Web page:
She also alleged that Kaepernick and Jay-Z “never spoke” about the deal.

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The NFL and Jay-Z’s entertainment and sports representation company announced Tuesday they were teaming up for events and social activism, a deal Jay-Z said had been in the works over the last seven months.

“First thing I said to Roger was, ’If this is about me performing at the Super Bowl, then we can just end this conversation now,’” Jay-Z said.

The league plans to use Roc Nation — home to Rihanna, DJ Khaled and other stars — to consult on and co-produce its entertainment presentations, including the Super Bowl halftime show. The NFL will also work with Jay-Z’s company to help its Inspire Change initiative, created by the league after an agreement with a coalition of players who demonstrated during the national anthem to protest social and racial injustice in this country. Those demonstrations were sparked by Kaepernick kneeling during the national anthem in 2016.

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“Everyone’s saying, ‘How are you going forward if Kaep doesn’t have a job?’ This was not about him having a job. That became part of it,” Jay-Z said. “We know what it is — now how do we address that injustice? What’s the way forward?”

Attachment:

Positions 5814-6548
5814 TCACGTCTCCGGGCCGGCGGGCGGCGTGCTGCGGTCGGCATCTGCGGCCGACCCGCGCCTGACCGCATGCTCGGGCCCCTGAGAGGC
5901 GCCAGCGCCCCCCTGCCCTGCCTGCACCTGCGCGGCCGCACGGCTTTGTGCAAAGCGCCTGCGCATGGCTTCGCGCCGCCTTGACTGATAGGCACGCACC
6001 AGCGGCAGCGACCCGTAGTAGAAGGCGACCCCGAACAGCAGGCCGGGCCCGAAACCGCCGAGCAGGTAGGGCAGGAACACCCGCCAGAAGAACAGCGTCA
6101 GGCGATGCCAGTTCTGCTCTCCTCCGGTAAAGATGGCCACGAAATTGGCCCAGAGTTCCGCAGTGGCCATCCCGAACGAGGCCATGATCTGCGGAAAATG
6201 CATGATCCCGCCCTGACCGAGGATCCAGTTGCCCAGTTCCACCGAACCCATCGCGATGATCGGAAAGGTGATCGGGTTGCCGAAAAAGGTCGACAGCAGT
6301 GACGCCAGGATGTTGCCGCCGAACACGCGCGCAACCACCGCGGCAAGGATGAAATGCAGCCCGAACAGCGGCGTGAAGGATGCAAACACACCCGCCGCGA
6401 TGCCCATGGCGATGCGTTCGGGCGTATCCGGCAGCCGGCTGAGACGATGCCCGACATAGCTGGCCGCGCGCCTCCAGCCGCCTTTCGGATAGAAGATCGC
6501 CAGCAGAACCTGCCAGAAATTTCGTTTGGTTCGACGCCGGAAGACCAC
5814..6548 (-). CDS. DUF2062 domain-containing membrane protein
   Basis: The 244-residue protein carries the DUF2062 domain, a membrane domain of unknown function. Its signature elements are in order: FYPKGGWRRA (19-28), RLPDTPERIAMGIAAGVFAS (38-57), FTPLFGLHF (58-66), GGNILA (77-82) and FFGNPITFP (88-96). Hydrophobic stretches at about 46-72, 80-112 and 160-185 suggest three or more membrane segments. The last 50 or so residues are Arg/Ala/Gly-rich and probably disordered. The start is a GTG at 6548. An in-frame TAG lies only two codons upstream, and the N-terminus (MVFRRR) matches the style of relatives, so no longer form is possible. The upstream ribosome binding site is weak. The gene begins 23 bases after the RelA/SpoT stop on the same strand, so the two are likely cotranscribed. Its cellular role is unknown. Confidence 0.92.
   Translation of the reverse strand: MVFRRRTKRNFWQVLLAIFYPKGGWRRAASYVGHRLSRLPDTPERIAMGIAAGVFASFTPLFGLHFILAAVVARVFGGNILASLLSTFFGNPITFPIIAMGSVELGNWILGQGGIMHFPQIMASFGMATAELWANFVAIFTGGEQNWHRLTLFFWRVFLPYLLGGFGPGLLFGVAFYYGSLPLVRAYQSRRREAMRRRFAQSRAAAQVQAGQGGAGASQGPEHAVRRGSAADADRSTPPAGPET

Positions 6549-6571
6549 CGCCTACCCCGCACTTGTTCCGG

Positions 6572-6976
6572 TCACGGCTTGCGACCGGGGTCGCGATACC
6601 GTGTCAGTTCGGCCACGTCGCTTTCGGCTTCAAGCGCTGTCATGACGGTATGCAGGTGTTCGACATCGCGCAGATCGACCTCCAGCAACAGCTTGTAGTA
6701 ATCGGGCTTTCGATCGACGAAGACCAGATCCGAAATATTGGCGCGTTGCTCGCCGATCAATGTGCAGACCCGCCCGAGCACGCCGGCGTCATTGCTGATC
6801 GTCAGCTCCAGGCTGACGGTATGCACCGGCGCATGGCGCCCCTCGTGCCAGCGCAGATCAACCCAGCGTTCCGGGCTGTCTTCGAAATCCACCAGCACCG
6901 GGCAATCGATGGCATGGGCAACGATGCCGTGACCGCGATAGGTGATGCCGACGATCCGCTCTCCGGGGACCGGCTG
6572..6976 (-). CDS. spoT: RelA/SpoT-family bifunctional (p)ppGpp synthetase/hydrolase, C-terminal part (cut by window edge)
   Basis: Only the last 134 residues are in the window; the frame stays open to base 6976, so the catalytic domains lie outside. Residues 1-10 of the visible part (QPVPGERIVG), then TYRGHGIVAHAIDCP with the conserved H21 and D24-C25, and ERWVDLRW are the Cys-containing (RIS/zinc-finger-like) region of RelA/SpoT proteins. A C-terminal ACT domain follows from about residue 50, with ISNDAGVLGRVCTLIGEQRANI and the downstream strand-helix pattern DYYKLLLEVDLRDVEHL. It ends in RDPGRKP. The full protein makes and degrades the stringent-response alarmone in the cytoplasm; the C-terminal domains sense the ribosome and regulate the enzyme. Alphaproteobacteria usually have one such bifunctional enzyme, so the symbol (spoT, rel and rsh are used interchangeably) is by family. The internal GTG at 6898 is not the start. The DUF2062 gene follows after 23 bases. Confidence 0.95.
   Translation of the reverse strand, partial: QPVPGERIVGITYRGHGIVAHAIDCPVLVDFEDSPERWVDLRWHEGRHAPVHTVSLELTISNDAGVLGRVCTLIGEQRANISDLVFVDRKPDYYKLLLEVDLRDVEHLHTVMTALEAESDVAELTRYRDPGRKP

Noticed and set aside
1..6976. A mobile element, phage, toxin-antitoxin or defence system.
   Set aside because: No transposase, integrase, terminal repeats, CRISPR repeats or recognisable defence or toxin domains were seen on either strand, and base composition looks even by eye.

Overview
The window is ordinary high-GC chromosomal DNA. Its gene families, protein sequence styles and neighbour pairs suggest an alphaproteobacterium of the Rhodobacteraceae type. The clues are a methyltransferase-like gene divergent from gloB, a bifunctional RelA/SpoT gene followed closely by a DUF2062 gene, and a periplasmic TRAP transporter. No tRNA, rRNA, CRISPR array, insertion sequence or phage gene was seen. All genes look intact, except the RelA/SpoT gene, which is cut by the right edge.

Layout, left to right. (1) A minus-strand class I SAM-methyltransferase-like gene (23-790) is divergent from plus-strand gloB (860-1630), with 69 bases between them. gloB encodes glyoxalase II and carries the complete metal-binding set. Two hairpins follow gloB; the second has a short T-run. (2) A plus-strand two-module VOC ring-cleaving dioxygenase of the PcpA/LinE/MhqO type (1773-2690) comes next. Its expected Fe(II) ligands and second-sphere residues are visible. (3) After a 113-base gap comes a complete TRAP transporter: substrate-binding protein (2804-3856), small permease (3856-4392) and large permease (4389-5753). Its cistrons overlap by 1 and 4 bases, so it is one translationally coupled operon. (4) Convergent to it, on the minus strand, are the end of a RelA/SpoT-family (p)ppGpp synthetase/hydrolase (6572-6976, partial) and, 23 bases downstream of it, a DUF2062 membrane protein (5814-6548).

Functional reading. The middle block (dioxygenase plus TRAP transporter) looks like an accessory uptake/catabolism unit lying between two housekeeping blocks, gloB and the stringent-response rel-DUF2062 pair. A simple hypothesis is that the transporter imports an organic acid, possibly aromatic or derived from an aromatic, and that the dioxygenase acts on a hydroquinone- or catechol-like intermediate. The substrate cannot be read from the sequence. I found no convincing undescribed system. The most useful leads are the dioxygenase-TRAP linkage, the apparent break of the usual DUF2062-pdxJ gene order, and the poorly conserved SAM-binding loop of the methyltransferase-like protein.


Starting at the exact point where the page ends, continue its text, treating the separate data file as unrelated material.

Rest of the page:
Jay-Z added that “the NFL has a huge platform and we can use that huge platform.”

“I believe real change is had through conversation, real conversation and real work … and what better way to do it than where the conversation first took place.”

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Jay-Z has turned down invitations to perform at the Super Bowl, even rapping about it in a song. Rihanna has also turned down the gig.

Jay-Z said he is not performing at the 2020 halftime show, which his company will co-produce, and said he turned down the offer in the past because he “didn’t like the process.”

“You take four artists and everyone thinks they’re playing the Super Bowl, and it’s almost like this interview process,” he said.

“I think the process could have been more definite.”

— With files from the Associated Press